Rabbi Shlomo of Kartin said: “If you want to raise a man from mud and filth, do not think it is enough to keep standing on top and reaching down to him a helping hand. You must go all the way down yourself, down into mud and filth. Then take hold of him with strong hands, and pull him and yourself out into the light.”
Here’s another one, “When you tell stories about holy people, and you tell other people there are holy people in the world, it fills you with joy.”
Elie Wiesel, the Nobel literature laureate also has a word on this week’s author. “He would suffer with those who suffered. A lover of loving, he would never offend the person to whom he was speaking. Where others might use argumentation and recrimination, he preferred praise. I never once heard him speak ill of another, even of those who cared a little less for him.”
These words reflect upon one of the most charismatic personalities of previous century in Judaism. A rabbi, whose unique manner and method help save Judaism from the decay of a decadent civilization that surrounded us. Now, once more, the treasure that is Reb Shlomo’s legacy is to be found in a new work, “The Torah Commentary of Rabbi Shlomo Carlebach” by Urim Publications. The first volume of the upcoming series has Rabbi Shlomo Carlebach’s commentary on the first six parshiot of Sefer Bereishis contain perhaps among the most human and humane oriented takes upon the sacred divine text, thus truly enhancing its meaning and teachings. In his foreword to this work, Rabbi Shmuel Intrator notes the influences of the following rabbinic figures behind Rabbi Carlebach’s work.
“His teachings hold a depth that weave eternally through a tapestry of multi-layered interpretations and applications. This perspective to Torah study he inherited from his great master, Rav Aharon Kotler, the founder of the Lakewood Yeshiva, whose brilliant lectures are world renowned for their highly developed detailed Talmudic pilpul study.
“Reb Shlomo’s breadth of Torah and life scope, evident in many of his teachings, are an approach to Torah study that he learned from Rav Shlomo Heiman, the Rosh Yeshiva of Yeshiva Torah Vadaath who preferred a broader, more inclusive approach to a more detailed, developed one.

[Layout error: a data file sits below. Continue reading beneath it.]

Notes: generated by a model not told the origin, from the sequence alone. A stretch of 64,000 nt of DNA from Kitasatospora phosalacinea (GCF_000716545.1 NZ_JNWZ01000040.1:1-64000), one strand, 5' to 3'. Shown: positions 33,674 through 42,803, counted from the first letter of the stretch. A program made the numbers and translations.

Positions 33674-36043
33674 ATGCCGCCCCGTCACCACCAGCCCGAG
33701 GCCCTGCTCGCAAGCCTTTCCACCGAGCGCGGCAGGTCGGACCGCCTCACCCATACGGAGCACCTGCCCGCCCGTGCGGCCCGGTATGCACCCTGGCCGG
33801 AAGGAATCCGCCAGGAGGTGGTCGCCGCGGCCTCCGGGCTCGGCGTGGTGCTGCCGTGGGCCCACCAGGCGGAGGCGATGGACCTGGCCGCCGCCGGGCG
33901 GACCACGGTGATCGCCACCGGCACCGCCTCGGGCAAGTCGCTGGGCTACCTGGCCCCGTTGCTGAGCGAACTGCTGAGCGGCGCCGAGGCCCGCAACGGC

“Reb Shlomo’s application of sophisticated Talmudic and Halachic approaches to spiritual Chassidic and Kabbalistic concepts are clearly influences of his close apprenticeship with the last Lubavitcher Rebbe.”
These influences coupled with the teachings of Ishbitz and Breslov, all came together and are reflected in the Torah teachings that are to be found in this newly issued work of Reb Shlomo’s Torah teachings.
As an example of these teachings consider the following sampling from this week’s Parshat Noach. “Reb Nachman and all the Rebbes say that G-d never said, ‘Let there be water,’ so where did the water come from? The truth is that the water is the one thing, which is between before and after creation…”
Water is very pure; water is absolutely very pure which means in a certain deep way, water is untouched by creation. It’s created and yet it’s not created. So the thing is that obviously, the way the world was evolving ‘after creation’ was absolutely polluted, so G-d began pulling back. He didn’t destroy all creation but He went back half a step.”
In another teaching this in regard to prayer we learn the following, “You know why Noach didn’t pray for the world? Noach believed in G-d. He understood that G-d created the world, and now G-d wants to destroy it. So people are bad and there is nothing to do about it, they have to be wiped out. If someone is evil, then you got to destroy them.
“You know friends, if someone says to me, ‘I bought ice-cream for twenty-five cents and I don’t like it, I want to throw it out,’ I‘m not crying over it.
“If someone says to me, ‘ I bought something for a hundred million dollars and I want to throw it away,’ I say, ‘please don’t do this.’
“See what it is… Noach didn’t know what the world is, he did not know how precious the world is. Yes, he knew that it was a beautiful world. He knew there is one G-d, but, mamesh knowing what the world is all about, how deep the world is, how deep every human being is? This he didn’t know.”
I conclude this essay with the following observation by Rabbi Intrator. “The teachings in this book are not just meant to be read, but they are intended to be enjoyed and experienced as ‘holy music’. Ultimately they are intended as a lesson to live a ‘holy life.’”
Indeed, for those of us who enjoyed Reb Shlomo in life, these pages of learning will bring us back to the memories of the cadence of his voice in both prose and song. To those of you who never experienced him on the pulpit or stage kindly please obtain this work in the month to come and learn the first half of Sefer Bereishis as you never learned it before. For more information on this and future publications in this series you may want to check out www.CarlebachLegacy.com
The Jewish Star original article here.